My best advice on this front is to take the same approach professional athletes take to choosing the right weight to lift in the gym. Look at what you were able to do successfully last time and aim for one increment higher. If it works, aim another increment higher the next time. If you don't meet your goal, stick with that level until you do.
Not Achievable Goal: I'm going to put in 4 hours of work a day while my toddler plays peacefully beside me.
Achievable Goal: My toddler is a loveable little demon baby who will destroy my house if left alone for 30 seconds. I'm going to be really focused on work during naptime and work an extra hour after she goes to sleep.
Not Achievable Goal: I'm going to eat only grapefruit and dry toast until I weigh what I did in high school.
Achievable Goal: Eating is my only joy in life, but I'm going to order a medium instead of a large whenever I go to the drive-through.
In the car metaphor, setting a relevant goal would be the equivalent of making sure you actually wanted to go to a destination before you drive there. Sure you could successfully drive to the nearest boat repair shop, but is that really what you want in your day?
In the metaphor, this sounds incredibly easy, but in real life, this one actually takes a bit of soul-searching.
People set goals for any number of reasons. Some are set because we want to think a certain way of ourselves, others are set to present a certain image to others, some goals are set in one domain but really stem from a completely different underlying need.
Many of us set goals we think are good for us but aren't aligned with what we really want (like making yourself miserable over losing 10 pounds when you're actually fine with your current weight) or goals that are related to what we really want but aren't the quickest way to get there (think about that degree we got because it would look good on a resume but was the most boring experience on the planet).
Overall, only you can tell if your goal is actually going to be relevant to what you want out of life, so instead of sample goals, I'm just going to give you a couple of question you can ask yourself to ensure that your goals match up with what you actually want.
Important Questions to Ask Yourself
- Will this goal impact my long-term happiness?
- Does this goal benefit my marriage, career, or family?
- Is this goal practically useful to my day-to-day life?
- Does this goal seem more desirable due to a lack of self-esteem in some specific area?
- Am I doing this because I think others expect it of me?
Unlike relatedness, setting a time-bound goal is actually incredibly simple. Finishing up our car metaphor, setting a time-bound goal is like saying you need to arrive at the carpool pickup before school lets out at 3:30. Duh.
For real goals, this means setting a real-life date and time you want to use as a deadline for accomplishing your goal.
Not Time-Bound Goal: I want to reorganize the nursery.
Time-Bound Goal: I want to reorganize the nursery before the next baby is born.
Not Time-Bound Goal: I want to fix our budget.
Time-Bound Goal: I want to hit our monthly budget at least once by December.
The only other thing I want to put in this section is that, for bigger goals, it often helps to set waypoint or milestone goals along the way. This means you break down your big goal into smaller steps, and then assign each of those steps a due date of their own. This is kind of like the step-by-step directions your GPS might give you on the way to somewhere. This way, if you hit a snag and miss one of your progress goals or deadlines, you still have time to make it up before you miss a big goal.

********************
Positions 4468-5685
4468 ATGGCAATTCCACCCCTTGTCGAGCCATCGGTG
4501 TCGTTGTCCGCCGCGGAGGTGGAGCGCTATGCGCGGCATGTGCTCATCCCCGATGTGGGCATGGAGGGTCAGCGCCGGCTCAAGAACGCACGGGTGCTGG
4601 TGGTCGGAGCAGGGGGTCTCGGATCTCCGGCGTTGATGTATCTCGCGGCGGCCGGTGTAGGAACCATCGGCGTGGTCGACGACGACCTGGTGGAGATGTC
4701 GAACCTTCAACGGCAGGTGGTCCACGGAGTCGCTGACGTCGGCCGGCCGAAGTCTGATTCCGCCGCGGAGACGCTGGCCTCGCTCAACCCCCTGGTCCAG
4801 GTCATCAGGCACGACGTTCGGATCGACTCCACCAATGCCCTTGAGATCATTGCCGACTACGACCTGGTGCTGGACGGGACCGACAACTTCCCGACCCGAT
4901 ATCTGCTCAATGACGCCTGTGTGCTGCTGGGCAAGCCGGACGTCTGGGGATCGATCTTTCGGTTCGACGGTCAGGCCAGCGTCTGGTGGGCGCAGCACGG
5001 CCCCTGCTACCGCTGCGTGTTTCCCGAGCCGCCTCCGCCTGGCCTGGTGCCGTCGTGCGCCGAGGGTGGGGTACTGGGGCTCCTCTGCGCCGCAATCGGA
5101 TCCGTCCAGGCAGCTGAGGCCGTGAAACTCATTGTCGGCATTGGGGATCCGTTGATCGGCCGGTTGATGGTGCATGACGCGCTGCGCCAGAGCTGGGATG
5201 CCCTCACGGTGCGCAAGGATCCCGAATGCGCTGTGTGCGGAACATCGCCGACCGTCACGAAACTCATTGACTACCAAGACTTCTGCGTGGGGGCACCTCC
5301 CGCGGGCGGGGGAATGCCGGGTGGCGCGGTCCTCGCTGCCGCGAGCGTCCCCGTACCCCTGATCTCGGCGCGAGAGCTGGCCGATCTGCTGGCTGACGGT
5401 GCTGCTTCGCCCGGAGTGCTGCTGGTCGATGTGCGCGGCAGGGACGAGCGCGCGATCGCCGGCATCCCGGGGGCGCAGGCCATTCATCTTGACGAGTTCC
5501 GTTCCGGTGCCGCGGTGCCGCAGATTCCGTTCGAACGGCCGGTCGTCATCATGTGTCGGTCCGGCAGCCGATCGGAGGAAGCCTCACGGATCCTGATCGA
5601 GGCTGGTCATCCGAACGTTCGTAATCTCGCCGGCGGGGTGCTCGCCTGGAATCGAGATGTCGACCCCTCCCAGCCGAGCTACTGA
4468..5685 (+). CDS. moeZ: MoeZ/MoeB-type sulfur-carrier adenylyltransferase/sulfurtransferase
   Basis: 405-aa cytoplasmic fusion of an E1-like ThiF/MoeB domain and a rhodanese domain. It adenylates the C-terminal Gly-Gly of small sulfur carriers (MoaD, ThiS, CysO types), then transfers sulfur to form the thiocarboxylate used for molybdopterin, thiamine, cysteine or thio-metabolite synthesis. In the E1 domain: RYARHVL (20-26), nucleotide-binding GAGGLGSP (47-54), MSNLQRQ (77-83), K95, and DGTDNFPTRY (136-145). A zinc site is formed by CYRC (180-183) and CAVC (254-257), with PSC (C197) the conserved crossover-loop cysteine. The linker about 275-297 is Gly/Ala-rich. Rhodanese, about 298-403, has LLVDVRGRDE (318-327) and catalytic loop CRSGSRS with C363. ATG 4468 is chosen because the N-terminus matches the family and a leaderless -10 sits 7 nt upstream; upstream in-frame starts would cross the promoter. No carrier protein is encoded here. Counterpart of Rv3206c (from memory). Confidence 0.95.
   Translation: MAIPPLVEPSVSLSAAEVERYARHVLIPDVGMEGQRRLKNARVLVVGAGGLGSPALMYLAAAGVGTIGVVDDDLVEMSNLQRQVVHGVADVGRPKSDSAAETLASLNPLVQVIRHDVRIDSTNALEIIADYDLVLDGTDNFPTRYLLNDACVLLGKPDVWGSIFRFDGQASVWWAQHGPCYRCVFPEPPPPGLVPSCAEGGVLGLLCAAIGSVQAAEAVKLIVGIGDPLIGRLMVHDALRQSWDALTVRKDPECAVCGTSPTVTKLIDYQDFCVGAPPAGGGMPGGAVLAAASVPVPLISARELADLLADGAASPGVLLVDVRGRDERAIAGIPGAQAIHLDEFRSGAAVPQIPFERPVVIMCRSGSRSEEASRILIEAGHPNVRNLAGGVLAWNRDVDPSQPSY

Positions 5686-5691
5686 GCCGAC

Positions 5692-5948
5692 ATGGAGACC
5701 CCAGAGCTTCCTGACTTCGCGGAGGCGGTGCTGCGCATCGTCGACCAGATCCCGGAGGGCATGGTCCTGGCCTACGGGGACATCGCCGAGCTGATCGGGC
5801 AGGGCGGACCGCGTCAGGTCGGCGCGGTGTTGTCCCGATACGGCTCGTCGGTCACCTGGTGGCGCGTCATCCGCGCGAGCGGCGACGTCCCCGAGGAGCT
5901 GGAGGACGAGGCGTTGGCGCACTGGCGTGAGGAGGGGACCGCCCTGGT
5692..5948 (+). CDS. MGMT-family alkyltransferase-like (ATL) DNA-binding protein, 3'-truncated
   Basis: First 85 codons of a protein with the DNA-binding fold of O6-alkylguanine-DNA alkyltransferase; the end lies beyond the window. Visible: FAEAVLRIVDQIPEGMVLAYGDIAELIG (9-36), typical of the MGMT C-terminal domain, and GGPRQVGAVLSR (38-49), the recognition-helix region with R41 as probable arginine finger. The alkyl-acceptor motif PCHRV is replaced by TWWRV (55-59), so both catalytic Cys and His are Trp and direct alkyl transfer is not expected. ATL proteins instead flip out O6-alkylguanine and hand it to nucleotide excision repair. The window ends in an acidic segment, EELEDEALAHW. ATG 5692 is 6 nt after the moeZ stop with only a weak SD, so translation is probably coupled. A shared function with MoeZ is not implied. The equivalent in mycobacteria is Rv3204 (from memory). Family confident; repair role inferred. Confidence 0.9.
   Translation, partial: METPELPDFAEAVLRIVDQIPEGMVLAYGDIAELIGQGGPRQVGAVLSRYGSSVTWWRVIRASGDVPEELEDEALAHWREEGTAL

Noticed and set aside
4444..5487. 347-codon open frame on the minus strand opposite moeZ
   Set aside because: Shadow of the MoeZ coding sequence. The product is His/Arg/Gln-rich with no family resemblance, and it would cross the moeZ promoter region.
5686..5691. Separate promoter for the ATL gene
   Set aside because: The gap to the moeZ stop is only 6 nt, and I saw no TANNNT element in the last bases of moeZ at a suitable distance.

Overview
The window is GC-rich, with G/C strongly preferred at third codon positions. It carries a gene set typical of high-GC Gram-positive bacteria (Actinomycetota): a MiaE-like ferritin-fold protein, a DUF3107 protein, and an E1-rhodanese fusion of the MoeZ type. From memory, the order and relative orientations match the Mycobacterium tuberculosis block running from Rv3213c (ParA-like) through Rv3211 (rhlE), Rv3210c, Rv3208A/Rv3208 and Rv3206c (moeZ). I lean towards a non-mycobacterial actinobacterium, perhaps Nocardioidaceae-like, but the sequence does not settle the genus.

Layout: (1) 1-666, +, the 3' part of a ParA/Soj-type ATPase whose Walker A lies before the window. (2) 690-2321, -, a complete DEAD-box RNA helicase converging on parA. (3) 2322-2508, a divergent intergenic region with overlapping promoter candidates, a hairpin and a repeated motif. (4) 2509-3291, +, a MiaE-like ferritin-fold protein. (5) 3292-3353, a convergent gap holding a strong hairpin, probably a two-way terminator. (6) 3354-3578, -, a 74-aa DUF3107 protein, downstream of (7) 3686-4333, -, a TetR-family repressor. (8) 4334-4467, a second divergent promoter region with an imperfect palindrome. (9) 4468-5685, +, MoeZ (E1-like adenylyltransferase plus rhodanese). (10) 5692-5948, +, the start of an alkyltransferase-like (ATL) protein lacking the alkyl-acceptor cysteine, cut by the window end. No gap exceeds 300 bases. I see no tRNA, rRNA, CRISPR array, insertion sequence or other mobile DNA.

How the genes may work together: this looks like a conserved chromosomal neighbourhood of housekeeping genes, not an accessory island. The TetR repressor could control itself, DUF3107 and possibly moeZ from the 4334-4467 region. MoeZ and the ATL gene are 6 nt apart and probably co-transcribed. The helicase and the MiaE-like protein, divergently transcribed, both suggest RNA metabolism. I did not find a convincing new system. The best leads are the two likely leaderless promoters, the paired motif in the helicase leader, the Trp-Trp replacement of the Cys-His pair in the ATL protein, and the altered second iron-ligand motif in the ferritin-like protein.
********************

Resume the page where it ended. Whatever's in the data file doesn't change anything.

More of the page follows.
Finally (and I should make a way bigger deal of this, but you'll have to take my word for it) write your goals down.
I could make a huge schpeal on the importance of writing your goals down, how it psychologically primes you to commit and achieve, how it heightens the likelihood of accomplishing a goal, and a million other reasons why it's important to write your goals down, but instead of bashing your face against the fact wall, I'll just let you take my word for it. Write your goals down.
On that note, attached to this article is a free, fillable PDF worksheet that you can use to start organizing your goals. Pick one of your goals and use the worksheet to work through it. As you go, take note of the things it forces you to figure out that you didn't previously think about when you did "goal setting". Drop a note in the comments section for how this process changes things!
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About the Author
Founder | Contributor
Liz (or Dr. Mommy, as her toddler started calling her after learning what a PhD was) is the happily sleep-deprived mom of a baby boy (and professional raccoon noise impersonator), a sparkle-clad toddlernado, a teenage stepdaughter, the canine embodiments of Pinky and The Brain, and a rabbit of unusual size. During nights and naptimes, she uses her PhD in business psychology as an author, speaker, and consultant. She also serves as an executive and principal for three companies, two of which she co-founded with her very patient (and equally exhausted) husband.
My Motto: All I can control is how hard I work.
Motto: All I can control is how hard I work.